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Bon Voyage, Ka'iulani

April 9, 2012 – Sausalito

(Click on the photo to enlarge it.)

Ka'iulani's majestic presence won't be felt on the Bay until next year. © 2018 Jim Rimmer

It was clear, sunny and calm this Saturday when the Sausalito-based 86-ft gaff schooner Ka’iulani cast off her dock lines and headed for Tahiti. After more than a decade plying the Bay as a charter schooner, educational vessel, and more recently as a private yacht, Ka’iulani finally headed out for a year-long excursion to the South Pacific.

Ka’iulani is no stranger to bluewater — her original owner had her designed by Bill Crealock and built in 1984 to go around the world. During her voyage, the owner fell ill and passed away in South America.

Ka’iulani returned to California and soon after landed in San Francisco Bay, owned by sailing entrepreneur Rob Michaan, who had hoped to make her a successful charter boat. A marathon effort to certify the schooner as a passenger yacht was followed by years of struggle to make ends meet. Eventually Michaan sold the boat in '06 to Chris and Holiday Johnson of Sausalito.

The Johnsons were by no means novice sailors — they sailed their Sausalito-based Swan 46 Bluefin to South Pacific in '01, and cruised for three years while they filmed a documentary about sharks called Stewards of the Reef.

The Johnsons had hoped their three-year cruise on Bluefin would satisfy their appetite for cruising and allow them to ‘get it out of their system’, before returning to settle down and raise a family. But their cruise did the opposite; it whet their appetite for more. So they returned to Sausalito, sold Bluefin and began looking for a boat that would not only accommodate their many friends and associates, but also the family they planned to have. A friend told them about Ka’iulani and it met their needs.

Chris, Holiday and their kids, Mia (9) and Larsen (5), aboard Ka'iulani. © 2018 John Skoriak

Fast forward to '12 and, after years or refitting nearly every inch of Ka’iulani — from rig to engine, deck to galley, as well as raising two children while doing it — the Chris and Holiday finally decided they were ready for, well, a holiday. So they threw a 'standing room only' going away party last month at the Sausalito YC, complete with a South Seas motif, Tahitian buffet and Polynesian dancing, with Holiday herself — a former professional dancer — taking part. It was a way for the Johnsons to say thank you to all the local vendors, shipwrights, mechanics, riggers, sailmakers, and others who made their trip possible.

After good-byes and good wishes, Ka’iulani departed this weekend with a crew of seven local saliors led by Capt. Jim Linderman. Next stop Hawaii, Marquesas and Tahiti. The Johnsons's plans are to return next year for the America’s Cup and make Ka’iulani available to local non-profit sailing programs.

Meanwhile, the Johnsons believe that no matter how big or small of a boat a person can afford, or for how long one can cruise, that one should go when they can, rather than wait. “It’s all about fulfilling the dream,” says Chris.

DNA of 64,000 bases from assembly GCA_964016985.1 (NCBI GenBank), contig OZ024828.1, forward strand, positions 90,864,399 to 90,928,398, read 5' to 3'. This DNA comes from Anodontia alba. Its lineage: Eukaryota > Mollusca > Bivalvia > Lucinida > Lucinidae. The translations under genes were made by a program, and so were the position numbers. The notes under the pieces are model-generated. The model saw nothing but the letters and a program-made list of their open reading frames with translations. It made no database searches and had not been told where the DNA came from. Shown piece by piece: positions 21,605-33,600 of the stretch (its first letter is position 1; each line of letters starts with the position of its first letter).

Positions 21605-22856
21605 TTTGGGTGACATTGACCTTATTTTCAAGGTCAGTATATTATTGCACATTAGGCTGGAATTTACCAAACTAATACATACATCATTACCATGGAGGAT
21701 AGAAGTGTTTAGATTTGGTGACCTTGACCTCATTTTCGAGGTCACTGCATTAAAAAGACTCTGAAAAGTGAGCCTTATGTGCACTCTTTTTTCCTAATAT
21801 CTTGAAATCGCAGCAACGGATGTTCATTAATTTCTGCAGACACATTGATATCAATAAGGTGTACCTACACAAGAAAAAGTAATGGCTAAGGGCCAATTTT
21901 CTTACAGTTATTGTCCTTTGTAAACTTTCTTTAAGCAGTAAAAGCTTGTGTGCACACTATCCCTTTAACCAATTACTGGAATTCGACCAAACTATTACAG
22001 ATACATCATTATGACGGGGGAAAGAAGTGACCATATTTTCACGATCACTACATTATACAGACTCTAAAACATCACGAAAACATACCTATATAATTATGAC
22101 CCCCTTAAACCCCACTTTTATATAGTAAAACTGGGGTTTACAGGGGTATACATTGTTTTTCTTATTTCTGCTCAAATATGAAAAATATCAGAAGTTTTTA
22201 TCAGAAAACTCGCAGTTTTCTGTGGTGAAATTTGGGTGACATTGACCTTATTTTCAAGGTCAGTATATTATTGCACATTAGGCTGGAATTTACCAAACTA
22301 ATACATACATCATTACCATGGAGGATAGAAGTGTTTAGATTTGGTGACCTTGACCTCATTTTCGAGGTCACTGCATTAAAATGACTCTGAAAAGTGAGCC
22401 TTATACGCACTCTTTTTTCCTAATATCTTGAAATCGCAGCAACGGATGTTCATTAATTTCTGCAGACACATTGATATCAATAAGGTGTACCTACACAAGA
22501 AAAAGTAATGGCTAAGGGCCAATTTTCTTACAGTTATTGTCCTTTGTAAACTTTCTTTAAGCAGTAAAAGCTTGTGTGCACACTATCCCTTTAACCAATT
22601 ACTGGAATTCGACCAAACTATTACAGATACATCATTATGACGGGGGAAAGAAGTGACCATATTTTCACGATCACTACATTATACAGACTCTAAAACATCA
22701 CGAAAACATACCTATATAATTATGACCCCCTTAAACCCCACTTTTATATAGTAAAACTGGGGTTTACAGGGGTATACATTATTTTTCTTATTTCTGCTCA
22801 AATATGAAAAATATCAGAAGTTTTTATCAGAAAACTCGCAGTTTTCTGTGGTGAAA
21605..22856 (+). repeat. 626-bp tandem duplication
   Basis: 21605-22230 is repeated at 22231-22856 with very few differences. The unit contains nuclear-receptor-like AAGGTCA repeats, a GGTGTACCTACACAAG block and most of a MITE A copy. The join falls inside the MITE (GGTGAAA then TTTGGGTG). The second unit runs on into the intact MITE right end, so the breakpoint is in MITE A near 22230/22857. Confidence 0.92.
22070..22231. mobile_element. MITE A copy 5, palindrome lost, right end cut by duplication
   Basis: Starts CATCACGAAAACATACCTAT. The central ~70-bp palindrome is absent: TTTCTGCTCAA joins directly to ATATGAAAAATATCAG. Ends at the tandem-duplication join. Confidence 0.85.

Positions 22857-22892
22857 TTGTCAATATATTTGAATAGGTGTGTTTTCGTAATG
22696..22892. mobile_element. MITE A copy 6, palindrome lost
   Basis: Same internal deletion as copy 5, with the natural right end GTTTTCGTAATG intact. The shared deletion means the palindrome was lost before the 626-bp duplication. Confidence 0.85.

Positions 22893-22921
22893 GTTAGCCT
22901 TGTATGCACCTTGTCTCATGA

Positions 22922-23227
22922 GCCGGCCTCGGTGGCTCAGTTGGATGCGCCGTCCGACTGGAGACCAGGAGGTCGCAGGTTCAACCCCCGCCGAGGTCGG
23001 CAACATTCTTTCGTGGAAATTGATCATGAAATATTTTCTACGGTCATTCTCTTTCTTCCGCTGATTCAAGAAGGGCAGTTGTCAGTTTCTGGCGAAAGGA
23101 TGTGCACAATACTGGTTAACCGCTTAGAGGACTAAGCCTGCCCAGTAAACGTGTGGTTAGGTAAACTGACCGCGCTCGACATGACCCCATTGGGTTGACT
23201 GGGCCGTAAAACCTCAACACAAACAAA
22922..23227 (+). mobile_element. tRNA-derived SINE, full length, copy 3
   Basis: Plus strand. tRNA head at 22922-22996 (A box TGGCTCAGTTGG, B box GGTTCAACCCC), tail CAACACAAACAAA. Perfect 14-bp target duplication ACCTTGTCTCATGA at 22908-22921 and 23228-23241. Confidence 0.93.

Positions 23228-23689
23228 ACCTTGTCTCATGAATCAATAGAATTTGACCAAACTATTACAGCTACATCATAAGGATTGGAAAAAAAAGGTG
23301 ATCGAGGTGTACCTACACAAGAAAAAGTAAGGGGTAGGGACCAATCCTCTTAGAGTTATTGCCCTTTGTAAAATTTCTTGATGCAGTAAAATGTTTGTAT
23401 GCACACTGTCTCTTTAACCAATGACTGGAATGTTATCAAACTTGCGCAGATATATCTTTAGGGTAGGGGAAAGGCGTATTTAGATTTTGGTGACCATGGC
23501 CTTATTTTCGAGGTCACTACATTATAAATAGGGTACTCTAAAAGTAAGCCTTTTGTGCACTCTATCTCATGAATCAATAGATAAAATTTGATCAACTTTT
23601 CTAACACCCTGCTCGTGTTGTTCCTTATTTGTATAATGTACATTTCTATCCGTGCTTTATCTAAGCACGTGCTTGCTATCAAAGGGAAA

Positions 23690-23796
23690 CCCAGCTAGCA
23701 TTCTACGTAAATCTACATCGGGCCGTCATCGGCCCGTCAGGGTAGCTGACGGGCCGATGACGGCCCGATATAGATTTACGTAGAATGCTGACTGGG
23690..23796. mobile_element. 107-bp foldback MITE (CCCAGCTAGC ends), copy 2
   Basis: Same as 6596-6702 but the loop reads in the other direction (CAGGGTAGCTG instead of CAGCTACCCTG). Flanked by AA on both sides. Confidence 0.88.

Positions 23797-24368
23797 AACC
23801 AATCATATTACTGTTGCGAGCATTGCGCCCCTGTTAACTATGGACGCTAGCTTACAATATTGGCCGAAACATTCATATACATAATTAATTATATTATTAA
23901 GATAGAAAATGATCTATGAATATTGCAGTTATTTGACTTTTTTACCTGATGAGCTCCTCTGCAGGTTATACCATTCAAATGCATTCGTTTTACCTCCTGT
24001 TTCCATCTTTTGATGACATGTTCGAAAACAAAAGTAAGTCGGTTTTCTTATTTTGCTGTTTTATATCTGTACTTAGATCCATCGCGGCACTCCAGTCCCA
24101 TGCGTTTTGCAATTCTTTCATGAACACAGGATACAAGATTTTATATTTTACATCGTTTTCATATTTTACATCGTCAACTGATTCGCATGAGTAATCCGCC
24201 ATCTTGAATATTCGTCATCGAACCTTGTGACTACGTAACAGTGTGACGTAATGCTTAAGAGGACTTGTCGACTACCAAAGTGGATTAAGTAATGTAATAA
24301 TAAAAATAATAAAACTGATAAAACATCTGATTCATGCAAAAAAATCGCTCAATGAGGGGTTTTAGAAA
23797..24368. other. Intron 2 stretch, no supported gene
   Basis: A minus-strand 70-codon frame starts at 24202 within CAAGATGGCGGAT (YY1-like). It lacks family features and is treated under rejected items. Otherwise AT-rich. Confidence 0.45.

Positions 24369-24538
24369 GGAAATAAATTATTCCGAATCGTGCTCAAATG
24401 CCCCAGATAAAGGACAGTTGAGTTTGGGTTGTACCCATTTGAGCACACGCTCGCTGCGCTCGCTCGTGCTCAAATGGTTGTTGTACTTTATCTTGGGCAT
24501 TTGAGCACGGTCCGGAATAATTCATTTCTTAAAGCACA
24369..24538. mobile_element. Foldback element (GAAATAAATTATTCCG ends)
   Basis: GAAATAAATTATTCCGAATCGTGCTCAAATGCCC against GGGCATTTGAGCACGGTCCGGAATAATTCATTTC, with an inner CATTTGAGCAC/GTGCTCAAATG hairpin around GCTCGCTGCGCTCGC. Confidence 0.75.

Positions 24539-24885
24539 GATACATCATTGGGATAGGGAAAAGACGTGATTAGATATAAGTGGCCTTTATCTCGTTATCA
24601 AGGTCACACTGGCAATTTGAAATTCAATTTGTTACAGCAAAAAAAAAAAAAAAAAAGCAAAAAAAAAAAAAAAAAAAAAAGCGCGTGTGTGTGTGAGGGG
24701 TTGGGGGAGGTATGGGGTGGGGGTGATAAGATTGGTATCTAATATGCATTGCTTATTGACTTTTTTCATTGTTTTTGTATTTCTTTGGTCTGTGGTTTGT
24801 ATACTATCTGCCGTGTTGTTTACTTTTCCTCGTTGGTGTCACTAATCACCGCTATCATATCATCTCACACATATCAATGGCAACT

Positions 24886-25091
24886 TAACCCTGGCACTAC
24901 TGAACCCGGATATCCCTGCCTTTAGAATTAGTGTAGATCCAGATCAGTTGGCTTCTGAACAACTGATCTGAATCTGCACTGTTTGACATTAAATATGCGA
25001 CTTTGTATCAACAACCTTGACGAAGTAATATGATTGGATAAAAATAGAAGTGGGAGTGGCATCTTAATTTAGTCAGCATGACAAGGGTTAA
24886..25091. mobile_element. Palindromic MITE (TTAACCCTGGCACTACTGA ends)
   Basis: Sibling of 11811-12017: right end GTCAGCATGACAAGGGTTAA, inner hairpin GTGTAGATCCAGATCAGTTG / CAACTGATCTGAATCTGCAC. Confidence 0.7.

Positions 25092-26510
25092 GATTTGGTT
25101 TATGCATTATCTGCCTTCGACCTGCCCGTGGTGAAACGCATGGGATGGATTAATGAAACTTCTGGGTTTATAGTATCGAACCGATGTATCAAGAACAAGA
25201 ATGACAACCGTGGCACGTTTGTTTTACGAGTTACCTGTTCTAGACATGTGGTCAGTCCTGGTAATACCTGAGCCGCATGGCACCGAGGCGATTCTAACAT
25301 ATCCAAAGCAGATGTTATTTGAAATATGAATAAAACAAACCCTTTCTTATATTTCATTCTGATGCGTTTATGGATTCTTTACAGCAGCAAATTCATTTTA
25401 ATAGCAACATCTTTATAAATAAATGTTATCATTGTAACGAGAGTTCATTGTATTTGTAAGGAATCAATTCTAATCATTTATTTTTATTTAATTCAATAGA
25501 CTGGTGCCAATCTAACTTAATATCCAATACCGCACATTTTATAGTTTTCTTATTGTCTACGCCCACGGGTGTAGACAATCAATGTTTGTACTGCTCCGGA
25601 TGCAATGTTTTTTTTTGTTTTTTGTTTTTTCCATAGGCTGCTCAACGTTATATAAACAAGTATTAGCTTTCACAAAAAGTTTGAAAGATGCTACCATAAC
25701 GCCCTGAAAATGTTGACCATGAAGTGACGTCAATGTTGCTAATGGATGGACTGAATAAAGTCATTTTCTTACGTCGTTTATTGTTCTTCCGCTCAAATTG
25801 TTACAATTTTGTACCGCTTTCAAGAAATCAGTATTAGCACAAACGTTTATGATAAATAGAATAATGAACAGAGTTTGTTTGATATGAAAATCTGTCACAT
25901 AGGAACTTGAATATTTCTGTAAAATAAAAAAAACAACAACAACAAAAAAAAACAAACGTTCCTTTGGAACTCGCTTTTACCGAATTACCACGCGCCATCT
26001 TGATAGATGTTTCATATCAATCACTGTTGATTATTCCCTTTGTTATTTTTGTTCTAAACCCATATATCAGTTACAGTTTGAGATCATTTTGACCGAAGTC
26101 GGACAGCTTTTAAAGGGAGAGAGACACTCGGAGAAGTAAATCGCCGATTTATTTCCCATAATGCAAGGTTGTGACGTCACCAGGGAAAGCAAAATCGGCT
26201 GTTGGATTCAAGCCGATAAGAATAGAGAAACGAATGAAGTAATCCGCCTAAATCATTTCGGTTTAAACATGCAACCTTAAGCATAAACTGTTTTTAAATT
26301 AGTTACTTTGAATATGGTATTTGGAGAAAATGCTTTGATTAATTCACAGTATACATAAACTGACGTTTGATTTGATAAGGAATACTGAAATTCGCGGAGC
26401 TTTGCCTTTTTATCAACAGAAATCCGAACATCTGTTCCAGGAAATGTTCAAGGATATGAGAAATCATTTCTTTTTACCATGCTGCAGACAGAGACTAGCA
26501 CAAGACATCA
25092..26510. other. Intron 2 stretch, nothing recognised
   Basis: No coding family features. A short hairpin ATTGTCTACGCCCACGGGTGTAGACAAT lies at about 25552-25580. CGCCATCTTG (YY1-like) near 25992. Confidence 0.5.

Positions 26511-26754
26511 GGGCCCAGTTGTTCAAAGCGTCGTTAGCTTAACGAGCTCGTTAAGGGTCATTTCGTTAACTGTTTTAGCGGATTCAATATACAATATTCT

We couldn’t agree with him more. Bon voyage, Ka’iulani.

- john skoriak

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Fall Crew List Party

Classy Deadline the 15th

See the current magazine here

See the current magazine here.

Weekend Racing Wrap-Up

April 9, 2012 – Tiburon and Itajaí, Brazil

Timmy! in the SSS Corinthian
Cam Lewis and Mark Nail on the Elliott 6.5 Timmy! jibe for the finish in the SSS Corinthian Race. Photo Latitude / Chris
© 2018 Latitude 38 Media, LLC

Saturday's Corinthian Race, the second in the Singlehanded Sailing Society's '12 season, was all about elusive breeze and inescapable current. The race started in a four-knot flood, and finished in a building ebb, which proved too much for some of the slower boats — they made it all the way around the 18-mile Bay tour course only to be held off from the Corinthian YC finish line by a wall of current.

Dianne and Racer X at the finish.
These KORs (kayakers oblivious to racing) tried hard to squeeze the Express 27 Dianne and the J/105 Racer X out of the finish line. Photo Latitude / Chris
© 2018 Latitude 38 Media, LLC

One casualty was reported: the port side of Richard von Ehrenkrook's Cal 20 Can O'Whoopass, which looks like a cracked Easter egg after it took a one-two punch from a Swan 42 that was out for a cruise. 'The Can' will not be back in action in time for Saturday's OYRA Farallones Race, however, insurance companies and fiberglass workers willing, "We hope to be able to do sea trials at Berkeley YC's Wheeler Regatta," said Richard, "in preparation to resume the OYRA series at the Duxship, on April 26."

For results and more, see

In the Volvo Ocean Race, Puma and Telefónica finished Leg 5 at Itajaí, Brazil, within minutes of each other, after more then 7,500 miles of racing. Puma’s Mar Mostro crossed the line on Friday at 16:09:51 local time to take their first victory of the 2011-12 edition, and not a minute too soon, as they had run out of food a day and a half before. Telefónica crossed at 16:22:29 local time after an incredible comeback effort. They were 400 miles behind the leaders when they resumed racing following a pit stop to repair structural damage to their boat.

Puma and Telefonica approach the finish.
Jordi Calafat from Spain climbs the rig of Telefonica, and Casey Smith from Australia does the same on Puma, in the final miles of Leg 5 from Auckland, New Zealand, to Itajai, Brazil. © 2018 Ian Roman / Volvo Ocean Race